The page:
Our long-term hope is that these future business leaders look to their positive experiences with our suppliers and our industry when embarking on their careers. We plan to continue outreach to other colleges and universities to convince other business, marketing, advertising and new media students to join what we all know is an exciting, creative industry, which more people need to discover.
After announcing the program’s results, we received a number of accolades, along with feedback worth sharing.
The owner of an Illinois company that’s sold promotional products since 1975 applauded the program and shared his own story about a paid internship program he offers for marketing and advertising students. He started the program to mentor students and help them gain valuable, real-world business experience – and to help spread the word about our industry.
As he points out, “Wherever they pursue their career, they will have a very strong background in the power of promotional products as well as how to integrate promotional products into a given target market to help build brand awareness, new product intros, etc.”
He added, “The younger generation will become the backbone of our industry in the near future.”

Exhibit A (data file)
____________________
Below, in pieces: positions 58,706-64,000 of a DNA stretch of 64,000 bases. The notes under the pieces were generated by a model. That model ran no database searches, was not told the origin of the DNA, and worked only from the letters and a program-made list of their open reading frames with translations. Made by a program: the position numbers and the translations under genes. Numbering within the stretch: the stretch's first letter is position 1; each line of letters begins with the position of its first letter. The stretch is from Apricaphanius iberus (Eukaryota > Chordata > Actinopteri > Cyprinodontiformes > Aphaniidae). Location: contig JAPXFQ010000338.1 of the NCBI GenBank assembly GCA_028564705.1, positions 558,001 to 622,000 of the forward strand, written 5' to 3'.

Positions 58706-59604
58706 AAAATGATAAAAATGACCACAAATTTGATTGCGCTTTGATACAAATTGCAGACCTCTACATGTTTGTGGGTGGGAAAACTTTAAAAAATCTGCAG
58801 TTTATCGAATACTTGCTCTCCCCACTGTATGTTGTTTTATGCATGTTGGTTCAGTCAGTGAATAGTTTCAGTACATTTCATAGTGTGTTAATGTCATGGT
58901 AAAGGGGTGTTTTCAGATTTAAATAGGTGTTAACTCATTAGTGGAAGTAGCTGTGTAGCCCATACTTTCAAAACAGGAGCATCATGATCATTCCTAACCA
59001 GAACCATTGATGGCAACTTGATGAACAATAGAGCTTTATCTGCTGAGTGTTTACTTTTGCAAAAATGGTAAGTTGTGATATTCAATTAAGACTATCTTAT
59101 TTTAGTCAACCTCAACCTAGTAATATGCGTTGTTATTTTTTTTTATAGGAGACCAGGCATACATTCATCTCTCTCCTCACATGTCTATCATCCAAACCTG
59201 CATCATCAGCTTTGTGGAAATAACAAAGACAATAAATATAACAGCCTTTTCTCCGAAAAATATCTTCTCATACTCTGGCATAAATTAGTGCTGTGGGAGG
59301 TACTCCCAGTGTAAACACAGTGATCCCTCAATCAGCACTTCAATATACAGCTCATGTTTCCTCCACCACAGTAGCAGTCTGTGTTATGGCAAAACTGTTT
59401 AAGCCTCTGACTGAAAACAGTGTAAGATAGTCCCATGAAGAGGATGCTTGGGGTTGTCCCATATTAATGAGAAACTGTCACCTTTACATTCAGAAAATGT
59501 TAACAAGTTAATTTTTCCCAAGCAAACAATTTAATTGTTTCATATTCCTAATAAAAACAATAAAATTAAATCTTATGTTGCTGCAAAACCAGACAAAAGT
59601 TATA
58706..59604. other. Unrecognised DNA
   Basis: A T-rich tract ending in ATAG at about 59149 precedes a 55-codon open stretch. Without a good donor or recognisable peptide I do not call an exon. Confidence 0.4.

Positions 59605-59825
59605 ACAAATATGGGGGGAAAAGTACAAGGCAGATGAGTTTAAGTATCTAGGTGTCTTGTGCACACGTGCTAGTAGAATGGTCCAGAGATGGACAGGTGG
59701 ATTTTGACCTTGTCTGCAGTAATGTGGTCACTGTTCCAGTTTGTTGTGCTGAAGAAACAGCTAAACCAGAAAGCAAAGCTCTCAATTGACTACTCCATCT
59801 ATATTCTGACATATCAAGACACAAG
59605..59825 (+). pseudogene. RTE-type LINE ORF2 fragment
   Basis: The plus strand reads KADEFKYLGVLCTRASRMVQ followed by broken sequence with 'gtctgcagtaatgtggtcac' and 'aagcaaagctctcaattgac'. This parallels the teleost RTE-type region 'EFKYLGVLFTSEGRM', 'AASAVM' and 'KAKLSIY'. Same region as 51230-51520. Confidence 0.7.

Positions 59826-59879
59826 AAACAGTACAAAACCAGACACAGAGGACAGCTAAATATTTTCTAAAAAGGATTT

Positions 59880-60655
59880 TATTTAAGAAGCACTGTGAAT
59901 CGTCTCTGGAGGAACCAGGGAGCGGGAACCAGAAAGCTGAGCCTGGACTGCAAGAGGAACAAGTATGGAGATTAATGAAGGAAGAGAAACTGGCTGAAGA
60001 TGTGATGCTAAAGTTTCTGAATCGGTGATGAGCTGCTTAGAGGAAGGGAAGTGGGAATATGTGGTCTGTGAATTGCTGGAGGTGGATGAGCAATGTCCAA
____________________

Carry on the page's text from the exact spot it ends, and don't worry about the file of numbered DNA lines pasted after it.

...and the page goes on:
I couldn’t agree more. As I explained to a distributor who is concerned programs like this one could hurt our industry, any worries about possible student competition should be outweighed by the need for greater exposure.
As it stands now, the industry is too invisible to business students who are learning how to make smart marketing decisions once they’re business professionals. They learn about buying and using TV, radio and internet advertising, direct mail and everything else under the sun, but marketing programs rarely mention the power of promotional products and the incredible return on the investment of marketing dollars. We need to change that.
In terms of the next generation of leadership in the industry, we need people to understand and be excited about promotional products as a potential career or the industry will wither and die. As I walk around trade shows and other events, I am very concerned about the aging of our distributor sales population, the invisibility of the profession to anyone who didn’t grow up in the industry or stumble into it by accident, and equally concerned that we have little or no racial diversity. We are 90% white in a world that isn’t. Exposing our industry to entrepreneurial students from every walk of life has the opportunity to inject new enthusiasm among those who decide to join.
While I appreciate the feedback, my larger concern is about an invisible industry, lacking new youthful entrants and racial diversity. We plan to continue to pursue programs similar to Babson’s at other colleges and universities and hope to have several such programs next year.
We’ll keep everyone apprised moving forward. My hope is that after considering what more exposure, education and diversity can do for our industry in the long run, everyone will become more enthusiastic about our shared future.